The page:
I hereby attach 4 ‘example’ patches that I made for my project, all using patcherarg. They go even further in that they mimic Max MSP objects by using the right inlet to override the original settings of the patcher.

I hope this small contribution to the Max MSP community will prove useful to someone else.

Thank you all, it has been very instructive.


— Pasted Max Patch, click to expand. —
May 15 2009 | 10:46 pm

You are overcomplicating these patches a little bit. Here is how I would re-work your "ABOVE" patch as another example. [patcherargs] still loads the arguments upon instantiation and it can be modified by using the second inlet, there isn’t much need for the [change] or [switch] objects, they all go to the same place. It’s good practise to remove all ui objects like [button], [toggle] and [number] from your subpatches too, although leaving them in for examples and debugging can’t hurt!


— Pasted Max Patch, click to expand. —
May 15 2009 | 10:57 pm

Hello lh,
your patch is indeed much cleaner.
However, if a user changes the argument of the patcher during the building of his patch, your version doesn’t detect it (nor changes the treshold accordingly). I can’t tell novel users to close and reopen the patch they’re working on, just because they changed the argument of the ‘above’ patcher.

If you can add that functionality to your patch in a simpler way than I did, I’d love to use yours.


May 15 2009 | 11:02 pm

Yes you are right, I was just assuming that after instantiation they would use the inlet to set the new values. As you did previously, using the main input to bang [patcherargs] would solve this problem. There is no need to close and reopen a patch though, if you are ever in a similar situation, just delete the object and then edit > undo and it will have the same effect.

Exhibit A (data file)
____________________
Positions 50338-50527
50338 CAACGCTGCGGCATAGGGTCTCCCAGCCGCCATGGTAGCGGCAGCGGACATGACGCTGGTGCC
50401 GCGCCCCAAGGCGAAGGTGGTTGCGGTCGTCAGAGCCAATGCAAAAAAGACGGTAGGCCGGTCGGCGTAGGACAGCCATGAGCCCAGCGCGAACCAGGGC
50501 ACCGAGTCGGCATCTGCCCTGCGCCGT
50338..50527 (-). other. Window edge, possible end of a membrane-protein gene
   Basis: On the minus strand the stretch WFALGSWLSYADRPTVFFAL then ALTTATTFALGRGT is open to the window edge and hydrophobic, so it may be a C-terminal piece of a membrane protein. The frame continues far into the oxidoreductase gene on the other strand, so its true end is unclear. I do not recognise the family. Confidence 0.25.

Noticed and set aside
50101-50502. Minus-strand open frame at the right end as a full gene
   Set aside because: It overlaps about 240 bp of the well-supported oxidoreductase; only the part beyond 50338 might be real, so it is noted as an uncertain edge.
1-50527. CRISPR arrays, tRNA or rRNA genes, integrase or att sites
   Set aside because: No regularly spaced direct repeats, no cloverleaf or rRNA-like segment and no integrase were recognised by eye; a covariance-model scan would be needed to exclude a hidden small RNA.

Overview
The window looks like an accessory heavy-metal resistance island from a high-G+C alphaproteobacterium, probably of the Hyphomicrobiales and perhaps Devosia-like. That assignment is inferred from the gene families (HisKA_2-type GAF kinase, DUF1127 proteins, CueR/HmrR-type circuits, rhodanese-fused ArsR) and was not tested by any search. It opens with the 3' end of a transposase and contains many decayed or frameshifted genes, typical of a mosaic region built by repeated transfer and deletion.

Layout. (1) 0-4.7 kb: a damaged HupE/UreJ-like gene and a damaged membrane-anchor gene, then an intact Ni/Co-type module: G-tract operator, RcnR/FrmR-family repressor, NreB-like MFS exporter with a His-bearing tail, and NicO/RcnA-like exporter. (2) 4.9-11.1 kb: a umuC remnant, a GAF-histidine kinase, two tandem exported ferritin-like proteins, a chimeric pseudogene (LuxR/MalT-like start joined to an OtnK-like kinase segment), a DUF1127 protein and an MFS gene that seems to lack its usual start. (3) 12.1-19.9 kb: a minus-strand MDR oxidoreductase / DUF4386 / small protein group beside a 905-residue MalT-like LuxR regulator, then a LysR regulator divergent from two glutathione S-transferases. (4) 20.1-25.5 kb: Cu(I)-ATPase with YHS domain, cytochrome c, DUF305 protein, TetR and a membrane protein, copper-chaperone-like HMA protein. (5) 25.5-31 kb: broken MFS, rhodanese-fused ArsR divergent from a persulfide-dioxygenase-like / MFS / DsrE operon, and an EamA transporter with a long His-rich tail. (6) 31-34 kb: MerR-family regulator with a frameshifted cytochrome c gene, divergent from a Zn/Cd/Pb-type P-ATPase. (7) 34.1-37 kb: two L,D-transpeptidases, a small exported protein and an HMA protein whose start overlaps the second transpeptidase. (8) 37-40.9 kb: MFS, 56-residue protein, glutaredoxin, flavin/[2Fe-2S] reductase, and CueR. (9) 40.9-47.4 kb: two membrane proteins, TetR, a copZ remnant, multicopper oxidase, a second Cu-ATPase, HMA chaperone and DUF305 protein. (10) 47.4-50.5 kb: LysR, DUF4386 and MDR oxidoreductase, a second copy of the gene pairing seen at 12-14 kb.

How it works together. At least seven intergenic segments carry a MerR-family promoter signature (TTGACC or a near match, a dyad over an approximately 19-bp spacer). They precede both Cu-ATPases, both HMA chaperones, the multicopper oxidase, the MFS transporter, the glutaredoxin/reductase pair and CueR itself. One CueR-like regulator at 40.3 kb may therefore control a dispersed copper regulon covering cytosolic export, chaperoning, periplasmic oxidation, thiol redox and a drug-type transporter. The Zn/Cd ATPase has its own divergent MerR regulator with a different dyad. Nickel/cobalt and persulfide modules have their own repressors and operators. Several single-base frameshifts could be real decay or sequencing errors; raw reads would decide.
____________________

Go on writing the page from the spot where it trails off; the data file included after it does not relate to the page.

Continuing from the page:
Jun 16 2009 | 11:38 am

Hey guys, sorry for the newbie question, I’ve been looking for that but found nothing… is it possible to state text as patcher argument instead of numbers? I tried but didn’t work…
For instance to name [receive] in the subpatch from the [patcher] argument… thnx!!!

Jun 16 2009 | 11:58 am

You can use [patcherargs] in combination with [unpack] or [zl nth].


Jun 16 2009 | 5:58 pm

first of all thank for the help….
Is not really what I’m tryin to do tho or I don’t understand patcherargs very well…

I’ve built a stupid example patch to try to be more clear…
Let’s imagine this in the png is the subpatch… with 1# and 2# the object could take as arguments the first 2 patcher arguments, but I think it works just with numbers…or am I wrong? If i’m right there’s a way to create this thing giving names to send and receive (in this example) from patcher arguments?

excuse a newbie…. Smile

thanx again!!!

Jun 16 2009 | 6:11 pm

Your [send] and [receive] objects aren’t in the subpatch so they won’t take the [patcher] arguments as their own. If they were inside [p example] then it would work. As would [patcherargs]. Here is an example that will hopefully make things a bit clearer for you.


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Jun 16 2009 | 6:54 pm

Well… I wouldn’t have been solving this on my own…
Thanks again and again!

Jun 17 2009 | 12:00 pm

Hello all,

this is the final version of the gates I was working on.
They make use of Patcherargs and the Forward object.
Take a look, it might give you some ideas.